We keep offending behaviour programmes under constant review, to ensure that they are effective in reducing reoffending and protect the public. The recently introduced Horizon and Kaizen programmes for sex offenders draw on the latest international evidence on effective treatment for this cohort of offenders.


Written Question
Sexual Offences: Rehabilitation
14 Feb 2018

Questioner: Victoria Prentis (CON - Banbury)

Question

To ask the Secretary of State for Justice, how much it has cost his Department to deliver the (a) Core Sex Offender Treatment and (b) Extended Sex Offender Treatment programme in the last 12 months; and how many people have participated with what outcomes in each such programme in the last 12 months.

Answered by Lucy Frazer

We are absolutely committed to reducing reoffending and addressing the needs of those individuals convicted of a sexual offence.

Her Majesty’s Prison and Probation Service (HMPPS) does not record expenditure in its central accounting system in a format that allows for the identification of spend on Sex Offender Treatment Programmes and therefore, cannot provide cost data for the period requested.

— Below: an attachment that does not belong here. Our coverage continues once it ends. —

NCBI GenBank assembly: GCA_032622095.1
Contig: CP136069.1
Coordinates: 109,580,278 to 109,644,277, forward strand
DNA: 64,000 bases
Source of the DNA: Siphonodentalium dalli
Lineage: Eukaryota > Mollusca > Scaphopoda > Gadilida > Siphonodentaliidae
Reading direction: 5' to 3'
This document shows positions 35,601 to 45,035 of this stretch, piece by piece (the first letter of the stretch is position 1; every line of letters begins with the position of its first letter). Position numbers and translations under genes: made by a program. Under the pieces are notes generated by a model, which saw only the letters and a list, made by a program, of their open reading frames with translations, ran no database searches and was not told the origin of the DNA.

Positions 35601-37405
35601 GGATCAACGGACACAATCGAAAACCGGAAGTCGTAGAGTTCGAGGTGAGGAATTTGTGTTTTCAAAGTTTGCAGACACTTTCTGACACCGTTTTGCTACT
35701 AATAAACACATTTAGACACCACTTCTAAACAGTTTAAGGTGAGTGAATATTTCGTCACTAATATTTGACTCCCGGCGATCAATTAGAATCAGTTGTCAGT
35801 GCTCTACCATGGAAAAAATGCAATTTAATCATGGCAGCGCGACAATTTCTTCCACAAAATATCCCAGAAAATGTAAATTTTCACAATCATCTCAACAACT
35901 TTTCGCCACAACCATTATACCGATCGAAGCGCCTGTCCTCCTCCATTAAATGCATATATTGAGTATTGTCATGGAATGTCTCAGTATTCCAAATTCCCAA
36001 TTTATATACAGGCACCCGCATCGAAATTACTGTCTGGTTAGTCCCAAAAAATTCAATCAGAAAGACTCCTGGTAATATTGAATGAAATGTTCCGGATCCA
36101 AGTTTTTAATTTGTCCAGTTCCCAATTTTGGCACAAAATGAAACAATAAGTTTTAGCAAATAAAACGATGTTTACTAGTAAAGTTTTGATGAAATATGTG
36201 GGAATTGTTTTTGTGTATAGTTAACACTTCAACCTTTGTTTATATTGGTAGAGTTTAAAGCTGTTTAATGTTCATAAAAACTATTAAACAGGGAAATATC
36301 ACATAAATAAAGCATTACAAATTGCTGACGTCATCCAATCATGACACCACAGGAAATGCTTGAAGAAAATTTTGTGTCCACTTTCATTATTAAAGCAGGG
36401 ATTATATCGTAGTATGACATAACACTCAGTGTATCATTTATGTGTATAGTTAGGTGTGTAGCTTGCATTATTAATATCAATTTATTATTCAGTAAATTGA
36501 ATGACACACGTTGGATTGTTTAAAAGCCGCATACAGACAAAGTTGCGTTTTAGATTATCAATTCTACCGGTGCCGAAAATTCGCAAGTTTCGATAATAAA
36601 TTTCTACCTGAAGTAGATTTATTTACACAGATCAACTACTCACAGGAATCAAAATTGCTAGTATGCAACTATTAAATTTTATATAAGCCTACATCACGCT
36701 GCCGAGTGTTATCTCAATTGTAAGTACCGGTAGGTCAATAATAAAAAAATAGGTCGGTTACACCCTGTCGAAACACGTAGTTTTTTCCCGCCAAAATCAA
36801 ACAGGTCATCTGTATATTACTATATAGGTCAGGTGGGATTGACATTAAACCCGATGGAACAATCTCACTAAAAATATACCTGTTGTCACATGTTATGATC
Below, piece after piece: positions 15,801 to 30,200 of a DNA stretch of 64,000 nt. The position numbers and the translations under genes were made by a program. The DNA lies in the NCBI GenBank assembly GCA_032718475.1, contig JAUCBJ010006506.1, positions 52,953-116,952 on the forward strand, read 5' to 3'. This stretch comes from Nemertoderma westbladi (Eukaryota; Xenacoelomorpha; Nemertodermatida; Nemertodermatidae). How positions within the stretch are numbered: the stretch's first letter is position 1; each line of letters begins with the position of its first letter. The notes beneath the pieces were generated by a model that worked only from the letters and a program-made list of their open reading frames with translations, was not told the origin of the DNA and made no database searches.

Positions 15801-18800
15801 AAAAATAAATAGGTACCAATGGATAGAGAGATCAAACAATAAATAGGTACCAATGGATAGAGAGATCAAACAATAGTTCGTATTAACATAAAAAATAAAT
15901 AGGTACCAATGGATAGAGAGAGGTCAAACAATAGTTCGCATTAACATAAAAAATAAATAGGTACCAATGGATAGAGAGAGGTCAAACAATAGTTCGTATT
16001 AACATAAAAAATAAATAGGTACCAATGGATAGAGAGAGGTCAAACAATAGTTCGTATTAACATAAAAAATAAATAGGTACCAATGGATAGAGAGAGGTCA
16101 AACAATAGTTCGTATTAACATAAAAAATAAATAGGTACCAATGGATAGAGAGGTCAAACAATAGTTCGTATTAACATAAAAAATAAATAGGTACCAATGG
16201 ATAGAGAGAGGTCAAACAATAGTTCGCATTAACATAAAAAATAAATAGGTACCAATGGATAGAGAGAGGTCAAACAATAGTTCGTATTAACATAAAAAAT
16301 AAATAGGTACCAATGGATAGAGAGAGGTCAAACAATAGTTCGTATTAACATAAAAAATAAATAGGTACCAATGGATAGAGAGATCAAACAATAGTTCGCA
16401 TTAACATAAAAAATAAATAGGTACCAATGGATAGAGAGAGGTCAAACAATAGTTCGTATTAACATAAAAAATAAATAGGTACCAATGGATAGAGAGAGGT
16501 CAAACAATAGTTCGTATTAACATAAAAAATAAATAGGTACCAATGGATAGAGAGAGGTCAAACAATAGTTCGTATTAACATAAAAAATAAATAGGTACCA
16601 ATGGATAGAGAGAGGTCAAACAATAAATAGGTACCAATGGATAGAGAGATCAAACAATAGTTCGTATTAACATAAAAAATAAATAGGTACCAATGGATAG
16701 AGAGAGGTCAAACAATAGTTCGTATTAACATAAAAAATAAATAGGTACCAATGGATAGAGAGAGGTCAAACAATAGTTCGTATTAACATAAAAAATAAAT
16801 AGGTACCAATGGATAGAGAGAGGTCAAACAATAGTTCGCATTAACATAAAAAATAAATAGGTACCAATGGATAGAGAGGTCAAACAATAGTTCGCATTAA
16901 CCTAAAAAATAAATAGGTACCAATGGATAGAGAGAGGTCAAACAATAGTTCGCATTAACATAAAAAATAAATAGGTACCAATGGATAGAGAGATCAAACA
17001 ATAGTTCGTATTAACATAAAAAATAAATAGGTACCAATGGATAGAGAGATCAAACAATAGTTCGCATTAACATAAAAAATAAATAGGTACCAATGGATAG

The NOMS Annual Digest 2016/17 provides information on volumes of sex offender programmes delivered in 2016/17. This is included in the table below.

In April 2017 the final core and extended SOTP programmes completed and we stopped the programme and introduced new programmes. No offenders took part in the programme after April 2017.

The new programmes are Horizon (Moderate Intensity) and Kaizen SO (High Intensity), which we have introduced for men convicted of sexual offending.

These programmes draw on the latest international evidence on effective treatment for this cohort of offenders.

Table: Accredited Sexual Offending Programme Starts and Completions in Prison, England & Wales 2016/17

Starts

Completions

Core Programme

527

594

Extended Programme

133

128

All Sexual Offending Programmes

1,173

1,171

It should be noted that some of those completing a programme in 2016/17 will have started it in the preceding year, and some starting in 2016/17 will complete in the subsequent year.


Written Question
National Probation Service for England and Wales: Staff
2 Nov 2015

Questioner: Victoria Prentis (CON - Banbury)

Question